- If finalized by July 15, seven-year roll out begins in 2019
- Details of required payroll contributions aren’t yet clear
Canadian provinces have reached an agreement with the federal government to expand the Canada Pension Plan, adding new payroll taxes to boost benefits while fulfilling a key pledge made by Prime Minister Justin Trudeau in the 2015 election campaign.
The expanded CPP is aimed at countering dwindling workplace pension access for younger generations pinched by a weak economy and soaring home prices. The expansion would be introduced in 2019 and rolled out over seven years, increasing both contribution rates and the threshold for taxable income to boost benefits.
Federal Finance Minister Bill Morneau said the pact is essential at a time when younger workers are saving less for retirement. “It’s an historic day,” Morneau said in Vancouver, where he met Monday with provincial and territorial finance ministers to reach a pact. The expansion is “very gradual” and will therefore “be one that small and medium-sized businesses can adapt to.”
The changes to payments haven’t been finalized and are still subject to actuarial review, said David Barnabe, a spokesman for the Department of Finance. Beginning in 2019, the contribution rate will steadily rise over five years to 11.9 percent -- split between a worker and employer -- from the current 9.9 percent, he said. The maximum pensionable earnings cap, currently C$54,900 ($42,900), will also increase through indexation.
Then, in 2024 and 2025, the government will in effect create a new tier by raising the pensionable earnings cap to C$82,700 -- an estimated increase of 14 percent from the roughly C$72,500 to which it will have climbed through indexation. Workers and companies will together pay an “expected” CPP contribution of 8 percent on income in the new tier, Barnabe said.
The plan, if passed, will also raise the maximum CPP benefit, with the plan designed to replace one-third of pre-retirement income rather than the current one-quarter. The government said it will also make changes to the Working Income Tax Benefit and add a tax deduction for some CPP contributions to mitigate the cost for workers.
Two of Canada’s 10 provinces, Quebec and Manitoba, didn’t sign on to the changes but will still take part in talks. A change to the CPP formula requires the support of seven of 10 provinces representing two-thirds of the population, and Monday’s deal meets both tests.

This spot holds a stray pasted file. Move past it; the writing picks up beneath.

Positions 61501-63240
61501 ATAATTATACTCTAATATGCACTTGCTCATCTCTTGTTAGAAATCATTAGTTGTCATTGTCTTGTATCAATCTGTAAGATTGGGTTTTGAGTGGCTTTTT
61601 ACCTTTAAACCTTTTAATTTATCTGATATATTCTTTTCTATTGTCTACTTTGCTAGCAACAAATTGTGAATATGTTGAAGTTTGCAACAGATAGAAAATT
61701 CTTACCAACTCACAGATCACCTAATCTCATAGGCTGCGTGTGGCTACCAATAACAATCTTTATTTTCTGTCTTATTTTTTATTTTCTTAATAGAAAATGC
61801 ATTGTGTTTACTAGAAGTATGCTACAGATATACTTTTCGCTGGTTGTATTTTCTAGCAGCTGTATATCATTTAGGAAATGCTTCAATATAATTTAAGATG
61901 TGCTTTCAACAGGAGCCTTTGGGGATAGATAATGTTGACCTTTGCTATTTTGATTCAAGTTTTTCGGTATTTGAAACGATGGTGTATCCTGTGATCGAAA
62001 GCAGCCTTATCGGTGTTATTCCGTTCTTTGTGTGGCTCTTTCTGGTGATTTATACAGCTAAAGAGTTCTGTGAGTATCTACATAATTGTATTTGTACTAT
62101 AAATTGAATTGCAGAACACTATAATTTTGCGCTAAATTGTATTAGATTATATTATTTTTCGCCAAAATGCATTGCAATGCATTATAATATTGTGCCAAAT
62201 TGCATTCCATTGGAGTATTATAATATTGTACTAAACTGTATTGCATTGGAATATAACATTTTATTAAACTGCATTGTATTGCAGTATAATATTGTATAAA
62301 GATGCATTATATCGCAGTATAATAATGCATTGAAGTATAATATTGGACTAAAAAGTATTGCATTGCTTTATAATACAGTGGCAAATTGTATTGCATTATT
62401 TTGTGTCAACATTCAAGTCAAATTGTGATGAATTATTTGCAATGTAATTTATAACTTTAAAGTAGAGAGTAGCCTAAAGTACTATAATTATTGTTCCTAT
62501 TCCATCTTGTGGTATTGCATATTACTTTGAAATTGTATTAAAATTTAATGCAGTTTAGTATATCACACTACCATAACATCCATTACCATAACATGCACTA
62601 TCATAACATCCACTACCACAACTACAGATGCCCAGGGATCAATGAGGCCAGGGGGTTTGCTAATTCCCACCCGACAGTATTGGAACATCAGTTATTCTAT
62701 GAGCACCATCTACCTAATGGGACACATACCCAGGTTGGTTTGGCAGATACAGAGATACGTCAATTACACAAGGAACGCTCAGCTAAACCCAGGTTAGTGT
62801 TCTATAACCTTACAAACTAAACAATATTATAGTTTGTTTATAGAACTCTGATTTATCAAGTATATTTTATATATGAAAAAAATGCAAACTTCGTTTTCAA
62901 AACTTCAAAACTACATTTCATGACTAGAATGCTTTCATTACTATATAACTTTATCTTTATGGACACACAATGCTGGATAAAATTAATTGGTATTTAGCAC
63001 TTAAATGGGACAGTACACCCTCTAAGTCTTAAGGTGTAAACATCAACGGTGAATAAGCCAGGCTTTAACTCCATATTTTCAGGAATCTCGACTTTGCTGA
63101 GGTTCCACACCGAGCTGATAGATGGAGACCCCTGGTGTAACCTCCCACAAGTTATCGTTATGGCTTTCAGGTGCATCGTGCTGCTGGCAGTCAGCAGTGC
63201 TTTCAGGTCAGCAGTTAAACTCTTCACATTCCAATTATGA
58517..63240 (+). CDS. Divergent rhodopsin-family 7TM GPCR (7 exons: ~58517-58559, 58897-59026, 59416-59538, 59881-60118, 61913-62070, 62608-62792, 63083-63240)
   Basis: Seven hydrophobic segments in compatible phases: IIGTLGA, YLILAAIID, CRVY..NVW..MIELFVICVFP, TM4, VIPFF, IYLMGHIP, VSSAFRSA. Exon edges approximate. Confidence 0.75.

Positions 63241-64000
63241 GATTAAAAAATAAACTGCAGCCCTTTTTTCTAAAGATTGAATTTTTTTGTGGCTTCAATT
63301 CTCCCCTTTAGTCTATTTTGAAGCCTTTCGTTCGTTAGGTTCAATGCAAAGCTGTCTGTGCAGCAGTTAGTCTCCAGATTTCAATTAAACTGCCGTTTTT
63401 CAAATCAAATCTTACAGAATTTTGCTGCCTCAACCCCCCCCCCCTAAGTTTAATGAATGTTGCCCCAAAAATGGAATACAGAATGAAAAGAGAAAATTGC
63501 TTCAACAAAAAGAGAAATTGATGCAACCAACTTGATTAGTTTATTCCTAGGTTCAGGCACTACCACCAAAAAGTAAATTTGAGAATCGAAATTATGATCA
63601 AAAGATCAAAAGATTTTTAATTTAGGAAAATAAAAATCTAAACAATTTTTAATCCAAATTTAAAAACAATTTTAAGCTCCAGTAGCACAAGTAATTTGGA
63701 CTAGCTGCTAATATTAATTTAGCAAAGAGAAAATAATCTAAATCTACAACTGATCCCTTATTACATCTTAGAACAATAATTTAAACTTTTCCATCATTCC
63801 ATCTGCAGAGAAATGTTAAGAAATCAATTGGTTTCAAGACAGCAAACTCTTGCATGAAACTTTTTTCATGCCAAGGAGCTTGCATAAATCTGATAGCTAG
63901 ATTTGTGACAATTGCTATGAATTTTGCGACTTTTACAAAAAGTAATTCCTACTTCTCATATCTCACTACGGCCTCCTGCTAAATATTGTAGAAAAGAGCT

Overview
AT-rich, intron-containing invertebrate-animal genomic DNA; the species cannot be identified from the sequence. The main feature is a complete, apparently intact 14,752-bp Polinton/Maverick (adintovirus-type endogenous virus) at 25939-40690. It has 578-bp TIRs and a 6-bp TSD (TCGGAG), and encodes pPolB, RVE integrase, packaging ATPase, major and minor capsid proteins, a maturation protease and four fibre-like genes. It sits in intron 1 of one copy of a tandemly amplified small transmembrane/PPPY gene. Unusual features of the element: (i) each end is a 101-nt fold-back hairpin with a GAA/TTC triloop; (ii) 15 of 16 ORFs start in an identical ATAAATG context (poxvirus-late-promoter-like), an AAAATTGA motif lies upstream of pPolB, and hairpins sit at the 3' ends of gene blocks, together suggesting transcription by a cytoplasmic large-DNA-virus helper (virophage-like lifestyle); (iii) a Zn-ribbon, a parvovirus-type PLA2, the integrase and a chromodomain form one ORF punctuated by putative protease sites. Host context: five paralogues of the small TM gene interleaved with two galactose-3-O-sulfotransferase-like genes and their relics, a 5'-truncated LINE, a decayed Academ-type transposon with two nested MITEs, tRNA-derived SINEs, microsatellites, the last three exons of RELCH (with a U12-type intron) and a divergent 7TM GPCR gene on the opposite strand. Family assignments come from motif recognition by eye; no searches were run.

Ontario, Canada’s most populous province, had pushed for the national CPP deal and said it would abandon its own Ontario Retirement Pension Plan if it got a cross-Canada pact.
“What we’re doing today is not for any one of us on stage, it’s very much for our children,” Ontario Finance Minister Charles Sousa said, calling the changes “adequate and timely.”
The agreement will heap more burden on Canada’s private sector at a time of low growth, the Canadian Chamber of Commerce warned. The expanded CPP “will basically be a form of payroll tax which, when it is in full force, will put further financial strain on Canada’s already struggling businesses and on the middle class,” Chamber President and Chief Executive Officer Perrin Beatty said in a statement.
Quebec Finance Minister Carlos Leitao said the province -- which has its own pension plan that mirrors the CPP -- supported much of Monday’s agreement, particularly on middle-income workers, and would examine what it could do to mitigate the impact of higher premiums for low-income workers. Manitoba, where a new government took power this year, remains a constructive partner in talks, Morneau said.
British Columbia Finance Minister Mike de Jong, whose province had been cautious about any change heading into the meeting, said it agreed to the final solution because the numbers changed. The province supports the “modest” enhancement and multi-year phase-in, and thinks it’s important to have a national pact that ensures portability of benefits for those moving between provinces, de Jong said. “I think we have reached a balanced approach,” he said.
Federal Conservative lawmaker Lisa Raitt, in a statement before the deal was announced, criticized the notion of an expansion. “Canadians already pay too much tax, they don’t need to pay more. A CPP premium hike is a tax on workers, families and businesses,” Raitt said.
A Conference Board of Canada study found Ontario’s unilateral plan would cost jobs and lower the province’s gross domestic product by 2025 before providing a boost long-term. Sousa doesn’t expect a similar short-term hit to the economy as a result of the national deal.
“Not really, because the report suggested we would do this all at once. We’re doing this over a graduation,” beginning in 2019, the Ontario finance minister said. “It won’t have an impact today.”
The existing CPP requires contributions of up to C$2,544 per year, per person, from both an employee and an employer. Trudeau, who took power in November of 2015, campaigned on enhancing the CPP.